Media outlets and fact-checkers are calling out the myth that Hillary Clinton started the "birther" smear that President Obama was not born in the United States and was thus ineligible for the presidency, but Fox News has continued to run with the debunked claim.
Fox Business host Stuart Varney praised a misleading campaign video ad produced by a super PAC supporting Republican presidential candidate Carly Fiorina without mentioning that the ad contains deceptively-edited audio and video aimed at smearing Planned Parenthood and defending Fiorina's previous lies about the organization.
Jeffrey Lord is using his CNN political commentator position to defend Donald Trump's most outlandish remarks on the campaign trail. Lord's pro-Trump advocacy has been so over the top that his own colleagues have repeatedly called him out for pushing inaccuracies, defending misogynistic and anti-Muslim remarks, and carrying Trump's "fetid water every day." Lord's ongoing defense of Trump should not be a surprise, as the billionaire businessman reportedly "helped Lord get his job at CNN."
The Associated Press recently updated its Stylebook by instructing AP writers to avoid using the term "denier" to describe those who reject the firmly-held scientific consensus on climate change. The AP's Stylebook change was celebrated by several well-known climate science deniers, but criticized by prominent scientists and journalists who say the new AP-approved term "climate change doubters" grants undeserved legitimacy to those who refuse to acknowledge the consensus.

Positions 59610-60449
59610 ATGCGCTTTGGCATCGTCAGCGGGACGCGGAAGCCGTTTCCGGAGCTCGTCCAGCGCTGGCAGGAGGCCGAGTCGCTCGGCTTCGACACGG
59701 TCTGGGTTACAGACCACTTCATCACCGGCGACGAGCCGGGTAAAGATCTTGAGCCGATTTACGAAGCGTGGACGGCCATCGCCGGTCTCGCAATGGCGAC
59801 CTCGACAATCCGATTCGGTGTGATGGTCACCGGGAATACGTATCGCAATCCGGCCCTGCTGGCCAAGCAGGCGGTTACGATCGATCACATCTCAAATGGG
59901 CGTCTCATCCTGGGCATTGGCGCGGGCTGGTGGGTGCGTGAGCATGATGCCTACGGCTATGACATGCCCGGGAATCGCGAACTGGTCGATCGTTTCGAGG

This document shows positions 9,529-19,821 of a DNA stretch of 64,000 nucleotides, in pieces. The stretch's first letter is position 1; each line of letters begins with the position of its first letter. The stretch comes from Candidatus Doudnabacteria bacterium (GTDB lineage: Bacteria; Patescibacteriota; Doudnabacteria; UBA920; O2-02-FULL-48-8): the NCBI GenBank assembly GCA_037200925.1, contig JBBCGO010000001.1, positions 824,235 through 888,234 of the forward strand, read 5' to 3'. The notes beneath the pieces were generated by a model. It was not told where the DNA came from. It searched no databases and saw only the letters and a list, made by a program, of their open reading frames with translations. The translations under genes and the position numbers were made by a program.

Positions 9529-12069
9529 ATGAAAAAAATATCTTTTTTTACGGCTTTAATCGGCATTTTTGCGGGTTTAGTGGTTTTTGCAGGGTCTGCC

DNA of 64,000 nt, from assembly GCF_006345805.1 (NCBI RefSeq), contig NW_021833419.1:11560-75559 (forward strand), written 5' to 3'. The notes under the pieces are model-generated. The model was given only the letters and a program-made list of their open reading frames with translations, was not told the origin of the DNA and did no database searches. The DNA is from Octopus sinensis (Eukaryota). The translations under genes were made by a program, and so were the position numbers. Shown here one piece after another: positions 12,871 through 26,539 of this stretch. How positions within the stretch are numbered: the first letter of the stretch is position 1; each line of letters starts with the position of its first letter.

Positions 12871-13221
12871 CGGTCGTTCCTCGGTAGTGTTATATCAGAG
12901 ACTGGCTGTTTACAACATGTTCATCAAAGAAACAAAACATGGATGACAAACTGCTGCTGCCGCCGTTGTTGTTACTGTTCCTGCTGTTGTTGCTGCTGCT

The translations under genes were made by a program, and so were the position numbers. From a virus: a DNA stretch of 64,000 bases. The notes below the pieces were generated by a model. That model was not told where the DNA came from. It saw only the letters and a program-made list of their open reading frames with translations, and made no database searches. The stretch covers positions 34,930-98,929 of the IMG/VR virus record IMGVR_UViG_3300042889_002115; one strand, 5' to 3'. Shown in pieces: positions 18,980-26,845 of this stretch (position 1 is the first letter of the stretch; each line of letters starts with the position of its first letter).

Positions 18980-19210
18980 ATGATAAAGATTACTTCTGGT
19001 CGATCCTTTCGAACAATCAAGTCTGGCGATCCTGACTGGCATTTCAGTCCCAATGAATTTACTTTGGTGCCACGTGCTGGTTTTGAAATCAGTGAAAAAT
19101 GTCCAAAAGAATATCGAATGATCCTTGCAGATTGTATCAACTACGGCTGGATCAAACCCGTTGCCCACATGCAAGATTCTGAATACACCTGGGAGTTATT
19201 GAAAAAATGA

El Papa Francisco está haciendo su primera visita a Estados Unidos esta semana. Antes de su visita, figuras de los medios conservadores han atacado sus esfuerzos para combatir el cambio climático y la desigualdad, calificándolo de "marxista" que es un "peligro para el mundo".
Broadcast evening news programs were once again virtually silent on congressional Republicans' attempt to restrict women's access to reproductive health care by pushing an extreme 20-week ban through the Senate. The same outlets ignored a GOP-controlled House vote on a similar bill in May.
No serious news outlet should trust anything from purported reporter Ed Klein and his new book Unlikeable: The Problem with Hillary. Media Matters has compiled remarks from more than 30 reporters from a wide range of outlets who have found major problems with Klein's work. Media figures have called Klein's work "junk journalism," "devoid of credibility," "suspect," "fan fiction," "lazy, cut-and-paste recycling," "strewn with serious factual errors, truncated and distorted quotes," "thoroughly discredited," "smut," "sordid," "poorly written, poorly thought, poorly sourced," and "bullshit."
Right-wing media are attacking President Obama and Pope Francis for what they're characterizing as the hypocrisy and cowardice of their joint remarks at the White House marking the beginning of the pope's first-ever visit to the United States.